APDM gait and balance measures fail to predict symptom progression rate in Parkinson's disease

D. Campbell Dewey et. al PDBP authors: Richard Dewey, Ted Dawson, Liana Rosenthal, Alexander Pantelyat
APDM gait and balance


Parkinson's disease (PD) is associated with many putative environmental (1) and genetic (2) risk factors which in combination result in heterogeneity of onset symptoms, blend of motor and non-motor clinical features, and rate of disease progression. This disease heterogeneity has been recognized as a major challenge for disease modifying research because addressing mechanistic processes involved in one subtype would not be expected to slow progression of a different subtype. For example, some PD patients develop early dyskinesias and motor fluctuations suggesting acceleration of pathology in the nigral dopaminergic pathways while others develop early progression of gait difficulty and cognitive decline implying early spread of the alpha-synucleinopathy into the cerebral cortex. Accordingly, one of the highest priorities for clinical research identified by the National Institute for Neurological Disorders and Stroke (NINDS) Parkinson's 2014 Conference was to “characterize the long-term progression of PD and understand the mechanisms that underlie the heterogeneity in clinical presentation and rates of progression” (3). Moreover, the study of drugs aimed at slowing progression is limited by the practical need to organize clinical trials that can be completed in a reasonable time frame of < 5 years. The problem is that on average, PD progresses slowly with a median survival time of 15.8 years (4). Though the long range goal in pursuit of precision medicine is to design trials in well-defined, homogeneous biological subtypes, this will only be possible with future identification of robust prodromal biomarkers (5). In the meantime, being able to predict in early disease the likelihood that a given individual will progress rapidly could be useful for enriching disease modifying clinical trials with fast progressors.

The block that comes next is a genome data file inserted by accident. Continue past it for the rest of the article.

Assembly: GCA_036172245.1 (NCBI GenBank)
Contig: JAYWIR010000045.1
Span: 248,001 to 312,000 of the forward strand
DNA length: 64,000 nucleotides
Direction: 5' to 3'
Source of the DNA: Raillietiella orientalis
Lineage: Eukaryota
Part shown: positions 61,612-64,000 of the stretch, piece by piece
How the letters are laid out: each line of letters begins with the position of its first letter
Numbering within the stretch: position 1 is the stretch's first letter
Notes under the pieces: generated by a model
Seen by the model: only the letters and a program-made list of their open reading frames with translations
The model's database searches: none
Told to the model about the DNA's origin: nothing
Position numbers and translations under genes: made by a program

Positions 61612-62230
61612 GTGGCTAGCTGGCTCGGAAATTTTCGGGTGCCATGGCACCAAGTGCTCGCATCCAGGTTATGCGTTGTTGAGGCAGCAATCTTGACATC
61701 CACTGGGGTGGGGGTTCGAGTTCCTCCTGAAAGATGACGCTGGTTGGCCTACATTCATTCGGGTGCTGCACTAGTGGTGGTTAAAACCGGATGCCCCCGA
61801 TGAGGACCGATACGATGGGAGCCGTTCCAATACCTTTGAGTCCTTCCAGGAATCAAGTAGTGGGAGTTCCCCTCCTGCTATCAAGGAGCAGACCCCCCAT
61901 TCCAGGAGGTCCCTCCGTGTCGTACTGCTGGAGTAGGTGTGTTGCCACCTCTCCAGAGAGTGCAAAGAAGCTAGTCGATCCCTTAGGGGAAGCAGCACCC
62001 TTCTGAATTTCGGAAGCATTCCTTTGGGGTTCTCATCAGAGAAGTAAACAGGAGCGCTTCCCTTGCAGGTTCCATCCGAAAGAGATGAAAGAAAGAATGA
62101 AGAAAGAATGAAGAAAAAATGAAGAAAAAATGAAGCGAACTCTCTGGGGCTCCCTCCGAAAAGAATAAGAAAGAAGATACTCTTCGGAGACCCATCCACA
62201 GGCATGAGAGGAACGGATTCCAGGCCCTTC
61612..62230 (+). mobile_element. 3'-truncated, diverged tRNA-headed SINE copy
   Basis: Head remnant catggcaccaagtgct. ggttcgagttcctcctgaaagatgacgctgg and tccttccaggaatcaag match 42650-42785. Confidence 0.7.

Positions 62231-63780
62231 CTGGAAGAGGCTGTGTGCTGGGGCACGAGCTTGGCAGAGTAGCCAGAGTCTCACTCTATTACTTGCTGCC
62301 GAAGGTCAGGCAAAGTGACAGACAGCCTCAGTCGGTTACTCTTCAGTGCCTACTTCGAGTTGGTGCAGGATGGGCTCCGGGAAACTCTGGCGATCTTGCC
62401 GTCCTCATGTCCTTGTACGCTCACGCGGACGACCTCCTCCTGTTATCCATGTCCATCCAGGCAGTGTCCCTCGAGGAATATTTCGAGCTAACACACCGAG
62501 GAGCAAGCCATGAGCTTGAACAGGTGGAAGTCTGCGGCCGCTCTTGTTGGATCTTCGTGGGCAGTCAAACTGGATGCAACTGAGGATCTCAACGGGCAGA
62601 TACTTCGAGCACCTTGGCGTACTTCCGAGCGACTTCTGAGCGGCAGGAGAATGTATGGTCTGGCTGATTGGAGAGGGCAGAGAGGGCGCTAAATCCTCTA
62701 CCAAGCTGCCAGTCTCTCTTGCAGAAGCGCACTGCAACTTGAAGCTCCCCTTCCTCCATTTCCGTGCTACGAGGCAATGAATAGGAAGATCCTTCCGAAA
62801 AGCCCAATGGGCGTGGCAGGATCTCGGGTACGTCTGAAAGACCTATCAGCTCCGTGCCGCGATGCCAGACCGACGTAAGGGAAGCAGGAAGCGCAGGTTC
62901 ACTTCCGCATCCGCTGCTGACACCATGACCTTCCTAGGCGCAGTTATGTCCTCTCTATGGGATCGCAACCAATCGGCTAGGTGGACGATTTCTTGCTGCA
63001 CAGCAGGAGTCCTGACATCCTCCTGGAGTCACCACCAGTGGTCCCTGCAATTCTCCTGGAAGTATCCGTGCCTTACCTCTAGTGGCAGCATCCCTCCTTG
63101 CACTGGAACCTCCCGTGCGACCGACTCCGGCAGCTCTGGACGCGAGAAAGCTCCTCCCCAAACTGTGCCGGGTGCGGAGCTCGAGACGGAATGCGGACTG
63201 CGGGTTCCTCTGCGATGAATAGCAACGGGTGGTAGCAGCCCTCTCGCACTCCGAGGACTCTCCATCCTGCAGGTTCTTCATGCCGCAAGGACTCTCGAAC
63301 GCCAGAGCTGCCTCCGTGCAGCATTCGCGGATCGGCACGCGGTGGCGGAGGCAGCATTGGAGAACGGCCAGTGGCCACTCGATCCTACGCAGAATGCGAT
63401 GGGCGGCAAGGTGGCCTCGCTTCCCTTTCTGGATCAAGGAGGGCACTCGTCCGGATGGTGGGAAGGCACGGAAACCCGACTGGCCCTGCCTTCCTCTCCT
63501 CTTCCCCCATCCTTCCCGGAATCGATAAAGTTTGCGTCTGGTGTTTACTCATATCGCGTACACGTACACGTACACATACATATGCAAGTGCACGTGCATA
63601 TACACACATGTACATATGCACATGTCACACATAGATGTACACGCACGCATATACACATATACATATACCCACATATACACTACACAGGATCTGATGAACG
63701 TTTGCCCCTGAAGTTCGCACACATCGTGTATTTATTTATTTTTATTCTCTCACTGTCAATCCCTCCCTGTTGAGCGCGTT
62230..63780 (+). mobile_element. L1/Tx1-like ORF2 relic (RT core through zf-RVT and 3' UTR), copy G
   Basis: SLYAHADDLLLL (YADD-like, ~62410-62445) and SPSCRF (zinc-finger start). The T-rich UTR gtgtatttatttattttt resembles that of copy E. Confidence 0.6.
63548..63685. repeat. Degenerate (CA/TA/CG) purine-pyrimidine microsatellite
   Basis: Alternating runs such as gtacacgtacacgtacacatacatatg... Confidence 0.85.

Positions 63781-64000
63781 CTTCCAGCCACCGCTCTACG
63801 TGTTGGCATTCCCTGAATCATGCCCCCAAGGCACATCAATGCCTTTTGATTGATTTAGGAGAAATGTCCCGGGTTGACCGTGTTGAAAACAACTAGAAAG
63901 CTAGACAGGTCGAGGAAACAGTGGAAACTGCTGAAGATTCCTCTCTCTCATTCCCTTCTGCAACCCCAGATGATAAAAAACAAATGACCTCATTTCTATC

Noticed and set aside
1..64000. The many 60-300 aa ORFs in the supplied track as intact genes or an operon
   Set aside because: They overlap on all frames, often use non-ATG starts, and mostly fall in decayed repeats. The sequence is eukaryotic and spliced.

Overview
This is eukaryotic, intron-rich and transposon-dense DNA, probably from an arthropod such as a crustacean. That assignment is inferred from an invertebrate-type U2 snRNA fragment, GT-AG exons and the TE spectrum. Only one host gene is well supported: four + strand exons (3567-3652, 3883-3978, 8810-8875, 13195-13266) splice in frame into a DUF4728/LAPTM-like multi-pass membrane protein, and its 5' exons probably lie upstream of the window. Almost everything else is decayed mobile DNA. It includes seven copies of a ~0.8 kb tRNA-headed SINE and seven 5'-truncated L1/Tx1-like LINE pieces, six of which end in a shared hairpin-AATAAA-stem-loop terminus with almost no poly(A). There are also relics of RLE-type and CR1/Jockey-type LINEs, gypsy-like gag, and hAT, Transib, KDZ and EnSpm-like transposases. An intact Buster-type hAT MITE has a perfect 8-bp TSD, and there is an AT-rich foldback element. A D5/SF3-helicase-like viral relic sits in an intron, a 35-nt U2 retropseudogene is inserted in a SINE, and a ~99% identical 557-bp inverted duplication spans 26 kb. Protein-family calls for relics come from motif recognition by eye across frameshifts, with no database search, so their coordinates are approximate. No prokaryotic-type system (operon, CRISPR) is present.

Baseline clinical scores and demographic information were available for 230, 222, 164, and 177 PD subjects in the four follow-up groups as shown in Table 1. The groups were very similar with respect to clinical features. Table 2 shows the median change (in units per year) for the groups classified by duration of follow-up. Note that no significant change was seen at 6 and 12 months of follow-up in any clinical measure. By contrast, after 18 months of follow-up the MDS-UPDRS total score had increased by a median of 3 points with a 90 mg/day increase in LEDD. Further progression in all clinical measures was noted by 24 months of follow-up. The accuracy of APDM gait and balance measures at baseline for predicting future change in clinical outcomes is shown in Table 3. The results are poor out of sample accuracy for all time points except for modest prediction of progression at the 6-month follow-up visit. Of note, there was no actual change in the two clinical variables available at the 6-month time point.


View Full Article: https://www.frontiersin.org/articles/10.3389/fneur.2022.1041014/full?&utm_source=Email_to_authors_&utm_medium=Email&utm_content=T1_11.5e1_author&utm_campaign=Email_publication&field=&journalName=Frontiers_in_Neurology&id=1041014#SM1

DOI: https://doi.org/10.3389/fneur.2022.1041014

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